Distinct immune cell populations define response to anti-PD-1 monotherapy and anti-PD-1/anti-CTLA-4 combined therapy

Tuba N. Gide, Camelia Quek, Alexander M. Menzies, Annie T. Tasker, Ping Shang, Jeff Holst, Jason Madore, Su Yin Lim, Rebecca Velickovic, Matthew Wongchenko, Yibing Yan, Serigne Lo, Matteo S. Carlino, Alexander Guminski, Robyn P. M. Saw, Angel Pang, Helen M. McGuire, Umaimainthan Palendira, John F. Thompson, Helen Rizos & 5 others Ines Pires da Silva, Marcel Batten, Richard A. Scolyer, Georgina V. Long, James S. Wilmott*

*Corresponding author for this work

Research output: Contribution to journalArticle

74 Citations (Scopus)

Abstract

Cancer immunotherapies provide survival benefits in responding patients, but many patients fail to respond. Identifying the biology of treatment response and resistance are a priority to optimize drug selection and improve patient outcomes. We performed transcriptomic and immune profiling on 158 tumor biopsies from melanoma patients treated with anti-PD-1 monotherapy (n = 63) or combined anti-PD-1 and anti-CTLA-4 (n = 57). These data identified activated T cell signatures and T cell populations in responders to both treatments. Further mass cytometry analysis identified an EOMES + CD69 + CD45RO + effector memory T cell phenotype that was significantly more abundant in responders to combined immunotherapy compared with non-responders (n = 18). The gene expression profile of this population was associated with longer progression-free survival in patients treated with single agent and greater tumor shrinkage in both treatments.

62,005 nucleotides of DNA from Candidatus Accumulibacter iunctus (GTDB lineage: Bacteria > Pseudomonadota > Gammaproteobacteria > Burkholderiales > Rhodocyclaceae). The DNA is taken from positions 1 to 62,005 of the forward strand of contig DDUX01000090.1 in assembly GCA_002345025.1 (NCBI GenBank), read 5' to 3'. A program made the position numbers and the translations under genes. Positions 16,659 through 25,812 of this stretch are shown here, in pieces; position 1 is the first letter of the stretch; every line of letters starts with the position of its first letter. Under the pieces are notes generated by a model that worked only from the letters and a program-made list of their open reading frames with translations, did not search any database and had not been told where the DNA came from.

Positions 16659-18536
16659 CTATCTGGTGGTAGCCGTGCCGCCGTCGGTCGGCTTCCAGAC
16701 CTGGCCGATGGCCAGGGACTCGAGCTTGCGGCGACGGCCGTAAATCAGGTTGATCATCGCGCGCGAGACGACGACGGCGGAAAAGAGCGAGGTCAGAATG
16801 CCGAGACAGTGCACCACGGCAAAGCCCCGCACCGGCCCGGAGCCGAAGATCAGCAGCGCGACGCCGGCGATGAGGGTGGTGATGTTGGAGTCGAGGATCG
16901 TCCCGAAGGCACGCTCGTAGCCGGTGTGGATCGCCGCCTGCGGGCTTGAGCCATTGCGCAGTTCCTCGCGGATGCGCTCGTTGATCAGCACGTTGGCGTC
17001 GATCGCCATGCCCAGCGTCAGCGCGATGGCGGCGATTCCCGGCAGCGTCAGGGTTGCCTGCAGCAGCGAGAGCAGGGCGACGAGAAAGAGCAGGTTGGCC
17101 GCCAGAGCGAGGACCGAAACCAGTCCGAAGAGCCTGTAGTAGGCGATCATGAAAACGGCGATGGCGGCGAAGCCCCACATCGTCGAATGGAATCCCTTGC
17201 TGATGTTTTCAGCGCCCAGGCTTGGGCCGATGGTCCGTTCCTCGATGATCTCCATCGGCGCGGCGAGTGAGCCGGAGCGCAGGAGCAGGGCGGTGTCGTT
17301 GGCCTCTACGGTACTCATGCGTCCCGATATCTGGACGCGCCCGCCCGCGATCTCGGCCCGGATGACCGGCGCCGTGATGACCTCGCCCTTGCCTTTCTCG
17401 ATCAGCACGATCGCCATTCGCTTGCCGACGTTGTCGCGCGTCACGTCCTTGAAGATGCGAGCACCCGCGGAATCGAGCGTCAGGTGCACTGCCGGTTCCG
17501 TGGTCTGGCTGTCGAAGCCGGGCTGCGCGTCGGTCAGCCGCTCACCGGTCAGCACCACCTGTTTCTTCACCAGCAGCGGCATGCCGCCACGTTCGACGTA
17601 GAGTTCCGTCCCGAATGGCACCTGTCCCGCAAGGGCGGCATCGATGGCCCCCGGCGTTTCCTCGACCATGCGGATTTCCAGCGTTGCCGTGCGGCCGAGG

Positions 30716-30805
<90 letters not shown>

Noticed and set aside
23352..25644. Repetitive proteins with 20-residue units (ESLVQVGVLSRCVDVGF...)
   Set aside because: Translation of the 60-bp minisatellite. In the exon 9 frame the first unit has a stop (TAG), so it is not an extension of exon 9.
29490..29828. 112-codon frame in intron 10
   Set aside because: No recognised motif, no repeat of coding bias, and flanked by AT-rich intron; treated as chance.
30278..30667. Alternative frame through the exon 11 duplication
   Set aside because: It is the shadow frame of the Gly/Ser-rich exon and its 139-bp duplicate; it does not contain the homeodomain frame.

Original languageEnglish
Pages (from-to)238-255.e6
Number of pages24
JournalCancer Cell
Volume35
Issue number2
DOIs
Publication statusPublished - 11 Feb 2019

Keywords

  • anti-CTLA-4
  • anti-PD-1
  • combination therapy
  • EOMES
  • immune checkpoint inhibitors
  • immunotherapy
  • melanoma
  • predictive biomarkers
  • resistance mechanisms
  • RNA-seq

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